The San Antonio Black History Collection was brought together by Lewis Fisher while conducting research on San Antonio history. The collection is made up of printed materials that reflect African-American life in San Antonio in the 20th century. San Antonio funeral homes, schools, and churches are the major subjects in this material. The collection has been arranged into the following categories: businesses, churches, clubs and organizations, education, history, military, newspapers and magazines, and photographs.
Interviewees discuss the Freedman's Town settlement and neighborhood of Houston. The Fourth Ward in Houston, also sometimes referred to as Freedmen's Town, is one of that city's most important African-American historic communities. During the late nineteenth and early twentieth centuries, it was the center of black cultural and professional life in the city. By the early twentieth century it housed prominent educational institutions and the majority of the black physicians and attorneys, while at night its bars and night spots attracted whites and blacks who came to hear great blues and jazz musicians.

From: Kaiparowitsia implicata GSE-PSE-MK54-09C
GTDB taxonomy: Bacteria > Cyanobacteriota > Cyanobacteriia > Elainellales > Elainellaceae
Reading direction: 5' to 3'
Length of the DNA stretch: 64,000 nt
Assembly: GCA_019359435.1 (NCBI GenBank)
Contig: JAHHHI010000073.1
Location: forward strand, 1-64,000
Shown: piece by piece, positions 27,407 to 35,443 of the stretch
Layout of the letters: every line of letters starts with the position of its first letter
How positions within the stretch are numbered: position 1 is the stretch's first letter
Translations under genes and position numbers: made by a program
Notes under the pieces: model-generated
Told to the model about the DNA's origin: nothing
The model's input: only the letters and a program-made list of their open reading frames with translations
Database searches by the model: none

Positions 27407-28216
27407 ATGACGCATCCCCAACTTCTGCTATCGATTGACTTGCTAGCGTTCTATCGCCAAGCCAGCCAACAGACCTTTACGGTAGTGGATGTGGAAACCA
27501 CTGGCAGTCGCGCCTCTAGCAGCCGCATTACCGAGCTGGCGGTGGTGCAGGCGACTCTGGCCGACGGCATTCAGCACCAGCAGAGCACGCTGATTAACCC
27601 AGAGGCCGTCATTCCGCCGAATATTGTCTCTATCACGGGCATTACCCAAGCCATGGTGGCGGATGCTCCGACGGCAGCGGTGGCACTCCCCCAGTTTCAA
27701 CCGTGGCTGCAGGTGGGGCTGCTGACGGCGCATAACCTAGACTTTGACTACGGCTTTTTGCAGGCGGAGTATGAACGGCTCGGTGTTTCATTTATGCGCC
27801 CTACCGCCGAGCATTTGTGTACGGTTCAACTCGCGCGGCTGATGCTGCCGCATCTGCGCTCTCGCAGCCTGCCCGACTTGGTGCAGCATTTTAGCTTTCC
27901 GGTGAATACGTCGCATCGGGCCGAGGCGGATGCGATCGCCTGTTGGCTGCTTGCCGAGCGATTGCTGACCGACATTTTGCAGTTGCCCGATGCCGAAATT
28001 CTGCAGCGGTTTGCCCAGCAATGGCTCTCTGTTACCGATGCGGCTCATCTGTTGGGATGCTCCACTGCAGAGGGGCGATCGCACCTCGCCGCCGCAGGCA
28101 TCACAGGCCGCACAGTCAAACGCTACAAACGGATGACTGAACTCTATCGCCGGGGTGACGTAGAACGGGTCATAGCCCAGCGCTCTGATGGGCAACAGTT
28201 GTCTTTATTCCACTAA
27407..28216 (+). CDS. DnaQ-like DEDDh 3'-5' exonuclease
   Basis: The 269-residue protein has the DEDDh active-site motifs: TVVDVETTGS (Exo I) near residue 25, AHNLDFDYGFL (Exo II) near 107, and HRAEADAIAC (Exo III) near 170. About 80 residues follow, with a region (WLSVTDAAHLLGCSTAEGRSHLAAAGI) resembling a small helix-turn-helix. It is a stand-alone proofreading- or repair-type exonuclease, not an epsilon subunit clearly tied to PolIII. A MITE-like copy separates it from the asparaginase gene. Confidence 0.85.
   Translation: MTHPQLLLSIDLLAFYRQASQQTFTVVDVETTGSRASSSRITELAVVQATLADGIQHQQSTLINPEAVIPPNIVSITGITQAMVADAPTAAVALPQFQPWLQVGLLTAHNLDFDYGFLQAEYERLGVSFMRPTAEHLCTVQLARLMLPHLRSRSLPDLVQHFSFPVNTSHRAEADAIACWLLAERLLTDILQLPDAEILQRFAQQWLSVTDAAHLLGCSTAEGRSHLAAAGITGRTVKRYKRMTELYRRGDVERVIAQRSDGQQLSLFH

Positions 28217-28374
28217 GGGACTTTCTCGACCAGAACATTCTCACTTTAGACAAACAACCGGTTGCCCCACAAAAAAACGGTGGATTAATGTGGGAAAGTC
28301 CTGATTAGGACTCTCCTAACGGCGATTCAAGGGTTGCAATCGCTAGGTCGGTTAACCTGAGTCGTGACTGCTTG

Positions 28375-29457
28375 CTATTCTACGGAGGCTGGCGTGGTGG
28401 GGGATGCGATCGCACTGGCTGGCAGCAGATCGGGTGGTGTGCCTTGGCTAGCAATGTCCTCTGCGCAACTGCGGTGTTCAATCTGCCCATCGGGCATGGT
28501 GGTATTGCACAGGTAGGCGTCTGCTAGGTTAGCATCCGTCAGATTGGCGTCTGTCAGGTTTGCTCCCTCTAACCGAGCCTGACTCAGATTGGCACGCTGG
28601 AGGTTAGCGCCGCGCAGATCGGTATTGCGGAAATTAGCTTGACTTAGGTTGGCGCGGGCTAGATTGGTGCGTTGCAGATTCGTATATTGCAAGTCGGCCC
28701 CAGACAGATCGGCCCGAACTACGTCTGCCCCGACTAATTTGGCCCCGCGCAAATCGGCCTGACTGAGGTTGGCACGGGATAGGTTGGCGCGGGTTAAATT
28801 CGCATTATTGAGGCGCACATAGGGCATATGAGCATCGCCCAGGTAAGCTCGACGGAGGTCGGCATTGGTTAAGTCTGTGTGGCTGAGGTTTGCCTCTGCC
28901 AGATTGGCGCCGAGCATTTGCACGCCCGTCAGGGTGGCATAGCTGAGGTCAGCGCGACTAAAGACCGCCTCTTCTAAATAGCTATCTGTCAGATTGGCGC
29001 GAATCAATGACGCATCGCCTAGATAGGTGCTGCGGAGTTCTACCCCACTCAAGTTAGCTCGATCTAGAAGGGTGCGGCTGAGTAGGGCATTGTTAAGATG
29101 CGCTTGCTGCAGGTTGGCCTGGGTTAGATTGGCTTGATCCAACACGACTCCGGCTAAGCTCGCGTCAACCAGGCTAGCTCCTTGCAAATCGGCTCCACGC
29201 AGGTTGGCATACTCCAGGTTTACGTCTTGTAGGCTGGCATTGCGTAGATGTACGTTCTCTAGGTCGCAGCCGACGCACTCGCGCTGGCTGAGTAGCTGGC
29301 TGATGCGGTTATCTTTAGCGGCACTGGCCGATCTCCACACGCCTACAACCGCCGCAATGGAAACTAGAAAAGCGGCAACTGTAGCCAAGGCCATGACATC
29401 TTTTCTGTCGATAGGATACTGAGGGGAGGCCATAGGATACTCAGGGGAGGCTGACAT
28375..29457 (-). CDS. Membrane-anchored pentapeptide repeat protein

Not one but two civil rights movements flourished in mid-twentieth century Texas, and they did so in intimate conversation with one another. While most research on American race relations has utilized a binary analytical lens—examining either “black” vs. “white” or “Anglo” vs. “Mexican,” this project collects, interprets, and disseminates new oral history interviews with members of all three groups.